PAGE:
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(Article Summarized by Meridian Institute) Farmers spray, on average, almost a pound of the herbicide glyphosate, the active ingredient in Roundup, on every acre of cropland in the United States. It’s a huge source of income for its maker, Monsanto. “If you know nothing else about GMOs and Monsanto, know this: The St. Louis-based company reengineered the DNA of corn, soybeans, and other crops for the primary purpose of making them resistant to Roundup,” this article says. It’s also why Bayer AG agreed to buy Monsanto for $66 billion, pending regulatory approvals. “Other than government antitrust objections, about the only thing that could mess up the purchase would be for the U.S. Environmental Protection Agency to reverse its position on the active ingredient of Roundup, glyphosate.” The EPA last year convened a panel of outside scientists to peer-review its long-standing conclusion that the substance is unlikely to cause cancer. It was a process considered to be something of a formality, but eight of the 15 experts expressed significant concerns about the EPA’s conclusion, and three more expressed concerns about the data. “Every time there’s something positive there, you said there’s something wrong with the study,” Eric Johnson, an epidemiologist at the University of Arkansas for Medical Sciences, told EPA officials at a meeting. The question will now fall to the Trump EPA and the courts. The EPA, led by Administrator Scott Pruitt, who has already canceled a proposed ban on chlorpyrifos, a pesticide linked to cognitive damage in farmworkers and children, seems unlikely to make a move against glyphosate. In the courts, a multidistrict litigation composed of 310 plaintiff lawsuits against Monsanto filed by cancer victims is before U.S. District Court Judge Vince Chhabria in San Francisco. He says the question of whether Roundup can cause cancer will turn on the scientific evidence presented at trial, particularly the difference between Roundup and glyphosate. The plaintiffs argue that Roundup contains ingredients that exacerbate the effects of glyphosate alone. Monsanto, saying glyphosate is nothing to worry about, is vigorously contesting the claims. This article continues with in-depth reporting on the intricacies and particulars of the court case and the controversy over whether glyphosate is carcinogenic. It also addresses what a shift to glyphosate-free farming could look like. Overall, the article concludes, “The doubt invading Monsanto’s prize product is as strong as it’s ever been, even as Roundup has become instrumental in industrial agriculture. Farmers and consumers have reaped huge savings from productivity gains made possible by taming the scourge of weeds. Improbable as it seems, suppose the EPA now moves glyphosate from the category of unlikely carcinogen to suggestive or even likely. That would trigger extensive cost-benefit analyses. Then the questions get really difficult.”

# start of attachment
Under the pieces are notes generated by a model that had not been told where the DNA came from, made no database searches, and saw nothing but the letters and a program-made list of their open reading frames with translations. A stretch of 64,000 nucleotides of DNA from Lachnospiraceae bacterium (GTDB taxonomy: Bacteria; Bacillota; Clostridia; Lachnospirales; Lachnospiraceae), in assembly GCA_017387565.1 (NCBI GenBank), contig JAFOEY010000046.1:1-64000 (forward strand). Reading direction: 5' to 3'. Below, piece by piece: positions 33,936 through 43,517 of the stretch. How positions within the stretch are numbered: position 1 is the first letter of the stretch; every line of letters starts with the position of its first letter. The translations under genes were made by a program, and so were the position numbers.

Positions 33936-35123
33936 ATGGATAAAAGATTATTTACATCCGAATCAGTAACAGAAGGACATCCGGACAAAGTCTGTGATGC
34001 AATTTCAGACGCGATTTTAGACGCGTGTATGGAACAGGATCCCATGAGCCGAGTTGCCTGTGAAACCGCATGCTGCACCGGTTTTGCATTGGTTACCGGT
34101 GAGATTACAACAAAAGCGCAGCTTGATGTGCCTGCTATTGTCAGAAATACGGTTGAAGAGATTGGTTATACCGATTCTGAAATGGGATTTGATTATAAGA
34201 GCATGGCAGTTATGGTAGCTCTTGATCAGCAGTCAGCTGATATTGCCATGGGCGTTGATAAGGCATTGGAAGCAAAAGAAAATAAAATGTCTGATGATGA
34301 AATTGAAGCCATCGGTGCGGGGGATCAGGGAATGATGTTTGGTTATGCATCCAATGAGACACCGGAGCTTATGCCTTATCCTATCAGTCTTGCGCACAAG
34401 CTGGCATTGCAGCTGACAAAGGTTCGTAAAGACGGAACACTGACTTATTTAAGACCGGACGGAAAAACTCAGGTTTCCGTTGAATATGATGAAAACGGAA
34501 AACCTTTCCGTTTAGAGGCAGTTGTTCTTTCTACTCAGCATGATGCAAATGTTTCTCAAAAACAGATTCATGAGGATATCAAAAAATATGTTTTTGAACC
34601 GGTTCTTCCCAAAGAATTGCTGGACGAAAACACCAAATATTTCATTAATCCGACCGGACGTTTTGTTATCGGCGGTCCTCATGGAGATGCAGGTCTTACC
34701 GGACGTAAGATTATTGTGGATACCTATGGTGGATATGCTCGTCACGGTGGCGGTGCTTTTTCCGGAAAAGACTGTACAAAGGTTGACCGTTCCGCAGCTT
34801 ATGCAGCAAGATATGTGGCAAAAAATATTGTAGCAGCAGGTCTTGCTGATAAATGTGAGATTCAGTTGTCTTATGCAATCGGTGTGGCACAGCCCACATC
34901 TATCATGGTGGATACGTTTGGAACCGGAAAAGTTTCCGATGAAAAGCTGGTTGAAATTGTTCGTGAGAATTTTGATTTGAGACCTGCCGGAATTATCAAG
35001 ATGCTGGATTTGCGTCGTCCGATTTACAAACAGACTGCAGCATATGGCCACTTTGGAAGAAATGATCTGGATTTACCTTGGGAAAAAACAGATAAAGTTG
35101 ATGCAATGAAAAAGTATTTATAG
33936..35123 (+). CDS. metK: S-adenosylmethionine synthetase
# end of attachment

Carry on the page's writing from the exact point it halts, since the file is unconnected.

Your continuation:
Posted July 13th, 2017